But there are some interesting choices which E-R needs to address along with suggestions for the next generation Zodiac to really take it over the top. The first, which we’ve already addressed, is the issue of beaming not working. One of the hallmark functions of a Palm PDA is the ability to IR beam information from one PDA to another. As stated, we couldn’t take advantage of that function and are at a loss as to comment on why – only to conclude until otherwise convinced that it just doesn’t work. E-R can’t comment on the BLUETOOTH function – except to say that it has one and it seems to activate and deactivate with a touch of it’s convenient on button design.
A lack of concrete protection for the unit without having to purchase additional cases or covers is downright annoying considering the $300 pricetag. While the screen guard is a commendable effort (or maybe an afterthought?), it doesn’t do anything to protect the rest of the until and will simply flap away from the screen if the unit is dropped – and as such, doesn’t offer much screen protection unless the unit is simply lying flat.
E-R is also mystified that, in this iPod dominated world where MP3 players have small 60 gig hard drives, why didn’t Tapwave offer this option in the level 2 players? Considering serious use for the unit is for mp3 and video playing – a hard drive to house the media would be a beneficial and natural feature. E-R can only guess that price considerations led to relying on the SD card technology – which does the job but forces investment in several additional SD chips in order to have house the movies or songs which a mobile oriented professional needs for their entertainment needs. And E-R has a hunch that if the target audience is willing to poney up the bling bling for an iPod, they’d pony it up for a hard drive feature on the Zodiac. Perhaps it’s fortuitous to wait on that option, since, with newer storage technologies leading to hard drives of several gigs ending up in cellphone designs within the next few years – it is certainly doable without sacrificing much in the way of form or function of the unit.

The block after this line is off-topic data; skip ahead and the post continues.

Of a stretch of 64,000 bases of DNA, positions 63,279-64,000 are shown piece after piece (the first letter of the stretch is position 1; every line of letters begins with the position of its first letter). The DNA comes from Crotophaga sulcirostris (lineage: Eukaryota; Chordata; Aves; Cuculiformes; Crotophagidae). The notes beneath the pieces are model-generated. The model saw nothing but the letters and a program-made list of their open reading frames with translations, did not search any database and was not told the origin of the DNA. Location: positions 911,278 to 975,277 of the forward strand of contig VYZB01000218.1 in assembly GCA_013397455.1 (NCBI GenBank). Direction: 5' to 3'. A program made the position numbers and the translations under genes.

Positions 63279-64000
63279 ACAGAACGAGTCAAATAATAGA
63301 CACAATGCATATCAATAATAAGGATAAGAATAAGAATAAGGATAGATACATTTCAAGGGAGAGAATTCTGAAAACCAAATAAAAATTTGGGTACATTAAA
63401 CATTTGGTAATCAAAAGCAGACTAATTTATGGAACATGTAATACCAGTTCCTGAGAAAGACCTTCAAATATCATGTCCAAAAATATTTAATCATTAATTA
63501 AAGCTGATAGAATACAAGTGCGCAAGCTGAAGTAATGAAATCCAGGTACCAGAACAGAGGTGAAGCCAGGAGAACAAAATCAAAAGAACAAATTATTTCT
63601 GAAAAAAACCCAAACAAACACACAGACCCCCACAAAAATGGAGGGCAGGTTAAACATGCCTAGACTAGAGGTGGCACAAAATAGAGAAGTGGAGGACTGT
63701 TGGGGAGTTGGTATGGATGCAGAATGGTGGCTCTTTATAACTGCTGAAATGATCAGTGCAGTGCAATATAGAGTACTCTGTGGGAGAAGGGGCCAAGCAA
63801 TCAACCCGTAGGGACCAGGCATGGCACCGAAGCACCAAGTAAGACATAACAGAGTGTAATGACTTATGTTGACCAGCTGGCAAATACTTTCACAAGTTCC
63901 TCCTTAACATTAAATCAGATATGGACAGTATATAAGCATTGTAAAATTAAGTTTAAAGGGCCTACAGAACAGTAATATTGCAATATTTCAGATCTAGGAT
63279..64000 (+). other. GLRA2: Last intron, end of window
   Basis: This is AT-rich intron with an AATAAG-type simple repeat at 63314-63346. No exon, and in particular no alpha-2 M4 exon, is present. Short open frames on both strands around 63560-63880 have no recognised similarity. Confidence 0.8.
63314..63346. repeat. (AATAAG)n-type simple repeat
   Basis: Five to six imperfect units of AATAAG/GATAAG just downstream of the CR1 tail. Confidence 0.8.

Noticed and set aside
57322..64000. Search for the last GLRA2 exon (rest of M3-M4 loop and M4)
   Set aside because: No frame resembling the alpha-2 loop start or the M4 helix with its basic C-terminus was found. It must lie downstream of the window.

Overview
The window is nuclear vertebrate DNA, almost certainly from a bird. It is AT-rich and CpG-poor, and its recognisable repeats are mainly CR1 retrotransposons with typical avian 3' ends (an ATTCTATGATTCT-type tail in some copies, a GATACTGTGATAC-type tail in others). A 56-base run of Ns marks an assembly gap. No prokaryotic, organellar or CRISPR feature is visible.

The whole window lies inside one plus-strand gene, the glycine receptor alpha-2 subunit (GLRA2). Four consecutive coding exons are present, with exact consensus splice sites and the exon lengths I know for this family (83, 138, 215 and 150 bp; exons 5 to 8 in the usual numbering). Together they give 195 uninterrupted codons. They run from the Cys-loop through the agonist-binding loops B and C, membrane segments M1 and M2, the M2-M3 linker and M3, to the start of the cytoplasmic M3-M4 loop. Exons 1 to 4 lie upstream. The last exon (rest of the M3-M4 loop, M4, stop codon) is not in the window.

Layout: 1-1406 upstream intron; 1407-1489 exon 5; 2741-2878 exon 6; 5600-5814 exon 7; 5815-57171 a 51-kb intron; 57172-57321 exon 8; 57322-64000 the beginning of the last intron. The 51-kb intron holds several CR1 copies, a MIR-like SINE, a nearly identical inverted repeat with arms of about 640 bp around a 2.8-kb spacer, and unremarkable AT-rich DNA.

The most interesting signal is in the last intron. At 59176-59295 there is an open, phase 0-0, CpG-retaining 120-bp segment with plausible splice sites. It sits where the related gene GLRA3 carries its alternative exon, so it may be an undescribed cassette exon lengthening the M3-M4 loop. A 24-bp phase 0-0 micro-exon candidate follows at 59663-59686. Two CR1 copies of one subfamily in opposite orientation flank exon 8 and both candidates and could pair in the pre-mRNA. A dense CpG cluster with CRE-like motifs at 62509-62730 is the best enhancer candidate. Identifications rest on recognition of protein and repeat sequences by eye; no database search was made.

Some may cringe at the PocketPC style price tag when comparing conventional Palm based PDAs, but when taking a look at the value behind the it – that users can enjoy video gaming, mp3s in stunningly clear stereo sound, and yes, even a movie with descent framerates - users will see that the Tapwave Zodiac represents an exponential leap in what a PDA can actually do when it’s designers think outside the box.
Whether working OR playing, E-R recommends taking a good hard look. If the target audience is anything like us here at E-R, they’ll end up being hooked more on it’s features than it’s shortcomings.
List Price: $299 for Zodiac1 (32 MB of onboard memory)
$399 for Zodiac2 (128 MB of onboard memory)
System requirements can be found here.